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Lebanon to mark dismal centenary amid fears for survival

Though Lebanon flourished in the 1960s, its history has largely been a succession of political crises punctuated by rounds of violence. Now its worst economic crisis in decades has doubled poverty to more than half the population
Though Lebanon flourished in the 1960s, its history has largely been a succession of political crises punctuated by rounds of violence. Now its worst economic crisis in decades has doubled poverty to more than half the population JOSEPH EID AFP/File
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Beirut (AFP)

Mourning the Beirut blast disaster, ruined by economic meltdown and hostage to a dysfunctional political system, Lebanon marks its centenary Tuesday unsure whether it will survive as a state.

There will be no ceremony to commemorate 100 years since French mandate authorities on September 1, 1920 proclaimed the creation of Greater Lebanon incorporating mainly Muslim former Ottoman regions.

Instead, French President Emmanuel Macron will return to the same iconic Ottoman-era building where it was declared to meet representatives of a political class desperately clinging on to its privileges to convince them to accept essential reforms to save the country.

"This is the greatest crisis Lebanon has ever witnessed," said 87-year-old Rose Ghulam, whose home was destroyed by the massive August 4 explosion at Beirut's port.

"It's even worse than the war" that rocked Lebanon from 1975 to 1990, she said.

"Our leaders have no conscience. They're not honest. How can they possibly rebuild our homes? They all need to be replaced," said the former school teacher, who was born under French mandate.

The massive explosion of a huge stockpile of ammonium nitrate at the port killed at least 188 people, wounded thousands and sowed destruction across large parts of the capital.

For many Lebanese who have taken to the streets since October 2019 to protest what they view as the corruption and incompetence of the political class, it was a point of no return.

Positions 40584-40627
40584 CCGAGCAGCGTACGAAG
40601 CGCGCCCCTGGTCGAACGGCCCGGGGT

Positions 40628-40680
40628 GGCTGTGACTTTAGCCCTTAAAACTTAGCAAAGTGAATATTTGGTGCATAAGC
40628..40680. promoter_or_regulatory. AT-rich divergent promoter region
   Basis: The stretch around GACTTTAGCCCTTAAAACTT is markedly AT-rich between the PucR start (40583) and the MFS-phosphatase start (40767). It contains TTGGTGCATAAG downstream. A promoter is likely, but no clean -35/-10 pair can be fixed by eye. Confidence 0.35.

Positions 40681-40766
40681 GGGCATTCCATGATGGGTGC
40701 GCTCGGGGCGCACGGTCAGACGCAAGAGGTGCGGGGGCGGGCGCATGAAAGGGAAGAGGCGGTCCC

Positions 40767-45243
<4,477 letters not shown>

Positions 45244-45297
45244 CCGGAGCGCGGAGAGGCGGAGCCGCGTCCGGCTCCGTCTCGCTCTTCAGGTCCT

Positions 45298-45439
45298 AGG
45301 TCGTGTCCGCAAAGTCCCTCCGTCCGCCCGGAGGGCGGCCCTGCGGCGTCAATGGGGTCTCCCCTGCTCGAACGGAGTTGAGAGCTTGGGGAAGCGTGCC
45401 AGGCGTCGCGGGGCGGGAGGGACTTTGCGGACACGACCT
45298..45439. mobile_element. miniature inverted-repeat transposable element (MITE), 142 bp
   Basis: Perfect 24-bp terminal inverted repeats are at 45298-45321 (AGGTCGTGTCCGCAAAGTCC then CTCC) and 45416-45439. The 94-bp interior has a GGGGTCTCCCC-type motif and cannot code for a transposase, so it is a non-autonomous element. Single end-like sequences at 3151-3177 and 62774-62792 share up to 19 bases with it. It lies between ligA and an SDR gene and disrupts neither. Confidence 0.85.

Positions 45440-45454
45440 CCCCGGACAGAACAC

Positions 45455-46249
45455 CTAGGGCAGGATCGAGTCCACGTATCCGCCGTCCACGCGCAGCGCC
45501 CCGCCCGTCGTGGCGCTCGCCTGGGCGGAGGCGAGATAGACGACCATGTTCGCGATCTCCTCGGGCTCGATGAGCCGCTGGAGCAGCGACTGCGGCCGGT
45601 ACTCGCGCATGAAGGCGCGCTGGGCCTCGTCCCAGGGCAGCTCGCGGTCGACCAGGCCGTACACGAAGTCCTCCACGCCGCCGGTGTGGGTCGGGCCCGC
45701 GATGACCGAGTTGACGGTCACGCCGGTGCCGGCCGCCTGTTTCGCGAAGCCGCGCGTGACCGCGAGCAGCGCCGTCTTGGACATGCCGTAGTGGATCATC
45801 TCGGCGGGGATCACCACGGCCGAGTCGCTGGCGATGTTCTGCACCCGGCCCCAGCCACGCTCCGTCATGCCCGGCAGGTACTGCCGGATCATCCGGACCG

- 'Breaking point' -

Political leaders, who were aware the fertiliser was being stored at the port, have refused to claim responsibility and have instead been seen to be passing the buck.

Lebanon's civil society says the blast is just the latest in a long line of official failings.

The protest movement accuses the political class of having failed, in the three decades since the civil war, to build a functioning state and implement the rule of law.

"Today the political system is at the end of its tether," said Lebanese academic Karim El Mufti.

Though Lebanon flourished in the 1960s, its history has largely been a succession of political crises punctuated by rounds of violence.

Now its worst economic crisis in decades has doubled poverty to more than half the population in just several months, and is chipping away at the middle class.

"We've reached breaking point," said Mufti, a political science and international law professor.

Although he dismissed the likelihood of civil war, Mufti said he expected the country to "disintegrate".

"Everybody says that we can't continue like this, even political actors, but they are trapped. This system acts like a mouse trap."

One of the key culprits, he said, was Lebanon's deep-rooted political sectarianism, under which the top state and government posts are divided up between its myriad religious sects.

This system, inherited from the Ottoman era, was supposed to be scrapped under the 1989 Taef Accord that ended the civil war, but never was.

Instead it has been pushed to extremes, leading to political deadlock and rendering impossible even the naming of lower-ranking bureaucrats without the accord of politicians from all religious communities.

"Lebanon risks disappearing," Mufti said, echoing similar warnings from France.

- 'Minutes to midnight' -

Deeply fragmented, Lebanon has long been a proxy battleground, most recently being caught in a tug-of-war between the United States and Iran.

Lebanese historian Dima de Clerck said that throughout Lebanon's history "foreign interference has always existed, and we have a culture of heightened cronyism".

"We are not a unified people, we always need a foreign sponsor to fight the internal enemy."

As an example, she pointed to "the absence of a national collective memory to the benefit of those memories upheld by the different sectarian groups".

This explains why, until now, "we don't have unified history books" in schools, she said, and Lebanese children are educated through the lens of their community instead.

But for many, the multi-confessional street movement since last October has given birth to a national sentiment that transcends political or religious affiliations.

Mufti said Lebanon needed "a new social contract".

"But no one holds the keys to this -- not the political parties, not the various opposition movements, nor the international community," he said.

Emilie Sueur, co-editor-in-chief of Lebanese newspaper L'Orient-Le Jour, warned that action is needed before it was too late.

"It is just several minutes to midnight on the clock of the end of Lebanon. But it is not midnight yet."

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